of Talbros (P) Ltd. there was late deposit of TDS on expenditure of Rs.66,29,926/- as per the following details: Nature Interest Contractor Fees Rent INTEREST (GTF) Amount 314465 5650780 366586 612560 420829

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Total

7365220

9.

The amount of TDS to be deducted has not been stated but it

varied from 1.03% to 10.33% on the said amounts. No TDS was deducted on interest amount of Rs.7,35,294/-, and there is no quarrel that addition of this amount is justified and should be made under Section 40(a)(ia). The dispute pertains to other amount i.e.

Rs.66,29,926/-. The assessment order and the appellate order do not mention the date on which deduction of tax was made or should have been made, but in the assessment order, it is indicated that tax deducted at source prior to February, 2008 was required to be deposited by March, 2008 and TDS deducted in the month of March, 2008 had to be deposited before filing of the return. If we accept the plea of the Revenue that in terms of Section 40(a)(ia) of the Act, the respondent assessee i.e. Talbros (P) Ltd. would not be entitled to expenditure actually incurred and paid to the extent of Rs.66,29,926/-, then the said expenditure would be disallowed and added back in the profit and loss account. The assessee did not succeed in the first appeal but has succeeded before the Appellate Tribunal. Before the CIT (Appeal), the assessee has placed on record document to show that entire TDS amount was paid on or before 4th August, 2004, i.e.
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much before the date on which return of income under Section 139(1) had to be filed. 10. Naresh Kumar is an individual and had declared net profit from

business of Rs.2,88,494/- on total receipts of Rs.61,14,467/-. No addition was made by the Assessing Officer to the business income as declared which was accepted. The Assessing Officer, however,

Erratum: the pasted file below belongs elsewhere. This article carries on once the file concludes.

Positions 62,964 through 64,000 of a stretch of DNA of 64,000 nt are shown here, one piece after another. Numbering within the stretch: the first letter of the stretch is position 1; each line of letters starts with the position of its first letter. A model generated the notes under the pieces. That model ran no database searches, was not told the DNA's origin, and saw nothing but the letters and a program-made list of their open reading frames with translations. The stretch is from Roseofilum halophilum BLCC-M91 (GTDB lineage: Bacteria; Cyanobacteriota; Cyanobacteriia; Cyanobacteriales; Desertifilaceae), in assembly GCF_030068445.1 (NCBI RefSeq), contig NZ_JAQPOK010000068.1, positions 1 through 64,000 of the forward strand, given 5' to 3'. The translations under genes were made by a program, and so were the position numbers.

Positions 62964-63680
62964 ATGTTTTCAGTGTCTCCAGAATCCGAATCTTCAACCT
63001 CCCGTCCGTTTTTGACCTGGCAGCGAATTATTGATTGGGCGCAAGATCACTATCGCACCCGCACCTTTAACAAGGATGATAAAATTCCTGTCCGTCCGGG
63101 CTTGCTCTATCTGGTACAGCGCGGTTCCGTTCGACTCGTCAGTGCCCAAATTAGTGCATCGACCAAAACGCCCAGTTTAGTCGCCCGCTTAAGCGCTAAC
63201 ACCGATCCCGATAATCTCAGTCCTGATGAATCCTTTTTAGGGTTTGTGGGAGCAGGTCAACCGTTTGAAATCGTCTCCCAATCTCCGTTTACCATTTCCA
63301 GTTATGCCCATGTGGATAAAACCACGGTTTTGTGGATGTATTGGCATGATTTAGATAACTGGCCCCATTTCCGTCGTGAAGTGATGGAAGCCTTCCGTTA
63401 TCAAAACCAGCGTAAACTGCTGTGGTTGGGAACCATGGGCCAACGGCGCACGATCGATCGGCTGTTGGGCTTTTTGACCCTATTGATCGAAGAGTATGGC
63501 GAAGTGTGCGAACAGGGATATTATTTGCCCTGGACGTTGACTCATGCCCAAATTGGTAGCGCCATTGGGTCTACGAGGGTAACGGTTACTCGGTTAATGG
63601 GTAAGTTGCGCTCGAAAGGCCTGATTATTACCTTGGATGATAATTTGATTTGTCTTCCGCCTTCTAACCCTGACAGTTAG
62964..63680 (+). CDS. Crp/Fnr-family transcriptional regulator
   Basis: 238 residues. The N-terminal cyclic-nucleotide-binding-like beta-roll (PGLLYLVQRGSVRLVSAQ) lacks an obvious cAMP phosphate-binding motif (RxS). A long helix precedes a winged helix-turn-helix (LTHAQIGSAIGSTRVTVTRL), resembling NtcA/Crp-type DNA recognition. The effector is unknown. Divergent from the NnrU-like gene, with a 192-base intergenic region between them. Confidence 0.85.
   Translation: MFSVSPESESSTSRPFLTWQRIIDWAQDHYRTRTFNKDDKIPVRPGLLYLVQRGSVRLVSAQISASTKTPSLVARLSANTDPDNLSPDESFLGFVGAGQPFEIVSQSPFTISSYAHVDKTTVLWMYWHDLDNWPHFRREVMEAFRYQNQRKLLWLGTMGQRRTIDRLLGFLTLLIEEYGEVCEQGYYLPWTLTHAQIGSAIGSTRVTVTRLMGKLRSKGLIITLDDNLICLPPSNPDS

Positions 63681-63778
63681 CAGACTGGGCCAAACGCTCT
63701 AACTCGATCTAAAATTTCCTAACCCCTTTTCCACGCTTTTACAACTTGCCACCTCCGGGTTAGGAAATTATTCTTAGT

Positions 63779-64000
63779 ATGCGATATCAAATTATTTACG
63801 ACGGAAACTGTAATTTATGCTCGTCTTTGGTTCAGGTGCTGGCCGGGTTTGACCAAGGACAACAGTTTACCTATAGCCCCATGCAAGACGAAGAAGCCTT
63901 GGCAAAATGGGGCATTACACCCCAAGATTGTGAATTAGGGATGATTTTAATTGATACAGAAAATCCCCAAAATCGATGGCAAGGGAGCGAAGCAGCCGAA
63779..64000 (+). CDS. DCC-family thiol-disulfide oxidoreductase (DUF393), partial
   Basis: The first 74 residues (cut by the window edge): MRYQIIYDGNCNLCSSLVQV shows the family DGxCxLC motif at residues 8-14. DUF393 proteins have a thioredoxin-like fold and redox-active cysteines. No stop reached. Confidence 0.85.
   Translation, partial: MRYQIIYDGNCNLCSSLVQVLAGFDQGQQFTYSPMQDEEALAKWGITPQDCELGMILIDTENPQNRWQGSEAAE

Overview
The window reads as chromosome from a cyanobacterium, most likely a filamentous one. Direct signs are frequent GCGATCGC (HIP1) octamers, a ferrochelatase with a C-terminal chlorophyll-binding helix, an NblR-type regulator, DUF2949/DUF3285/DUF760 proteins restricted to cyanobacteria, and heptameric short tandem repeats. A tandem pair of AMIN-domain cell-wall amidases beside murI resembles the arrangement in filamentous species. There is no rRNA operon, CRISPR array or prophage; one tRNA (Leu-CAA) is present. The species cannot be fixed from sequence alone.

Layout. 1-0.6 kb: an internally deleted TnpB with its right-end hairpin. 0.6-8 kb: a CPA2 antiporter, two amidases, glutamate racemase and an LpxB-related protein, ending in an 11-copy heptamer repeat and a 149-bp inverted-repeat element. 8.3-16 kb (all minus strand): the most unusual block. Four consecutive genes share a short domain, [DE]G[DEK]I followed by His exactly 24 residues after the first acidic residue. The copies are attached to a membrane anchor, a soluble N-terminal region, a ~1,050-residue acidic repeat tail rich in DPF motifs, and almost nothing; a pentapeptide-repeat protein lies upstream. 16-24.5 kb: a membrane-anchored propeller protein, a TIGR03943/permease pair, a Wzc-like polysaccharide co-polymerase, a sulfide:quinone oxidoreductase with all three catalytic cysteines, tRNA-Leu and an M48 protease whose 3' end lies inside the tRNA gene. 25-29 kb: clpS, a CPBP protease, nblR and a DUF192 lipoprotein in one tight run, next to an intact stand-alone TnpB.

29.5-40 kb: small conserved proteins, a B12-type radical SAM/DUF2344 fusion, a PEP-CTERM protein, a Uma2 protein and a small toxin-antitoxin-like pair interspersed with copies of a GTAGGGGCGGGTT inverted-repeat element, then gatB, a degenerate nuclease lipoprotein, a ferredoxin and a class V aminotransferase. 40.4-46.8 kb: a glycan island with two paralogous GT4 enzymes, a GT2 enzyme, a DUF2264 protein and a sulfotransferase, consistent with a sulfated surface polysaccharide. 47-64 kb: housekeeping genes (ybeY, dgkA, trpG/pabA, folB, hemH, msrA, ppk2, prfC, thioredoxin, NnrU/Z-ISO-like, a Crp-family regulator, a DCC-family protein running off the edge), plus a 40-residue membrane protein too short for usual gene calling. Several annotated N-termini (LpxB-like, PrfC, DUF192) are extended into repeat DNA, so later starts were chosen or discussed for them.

noticed that in the audit report in column 27B, it has been disclosed as under:

Amount of Tax deducted /collected at Source (in Rs.) 2869/8180/3881/5446/1678/5853/12239/13526/-

Due date remittance Government

for Details of to payments; Date/ Amount (in Rs.) 23/09/2008 23/09/2008 23/09/2008 23/09/2008 23/09/2008 23/09/2008 23/09/2008 23/09/2008

07/08/2007 07/09/2007 07/10/2007 07/11/2007 07/12/2007 07/01/2007 07/02/2007(2008) 07/03/2008

11.

The assessment order records that the assessee had failed to

deposit TDS of Rs.52,672/- on or before 31st March, 2008 and, therefore, expenditure actually and duly incurred and paid of Rs.52,10,873/- cannot be allowed and has to be added to the taxable income. As is apparent from the table above, this amount of
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Rs.52,672/- being 1.03% of the expenditure of Rs.52,10,873/- was deposited on or before 30th September, 2008, i.e., before the date of filing of the return for the Assessment Year 2008-09. The

consequence was addition of Rs.52,10,873/- to the total income of the assessee, which increased from Rs.2,81,471/- to Rs.54,97,592/-. In addition, the respondent-assessee became liable to pay interest under Section 234B, 234C, 234D as well as 244A of the Act. Penalty proceedings under Section 271(1)(c) were also initiated. Of course, the assessee would be liable to pay interest on late deposit of TDS or penalty for the same. 12. Naresh Kumar, the respondent assessee succeeded in the first

appeal and has succeeded before the Tribunal. 13. Failure to deduct or pay TDS results in several consequences.

First being levy of interest under Section 201/201A which is mandatory. The second is levy of penalty under Section 221 and

Section 271C of the Act. It can also result in prosecution under Section 276B which postulates punishment of upto seven years imprisonment and fine. Earlier even failure to deduct tax at source

was punishable under Section 276B of the Act. 14. Provisions relating to deduction of tax at source are important

as this ensures that tax so deducted gets deposited with the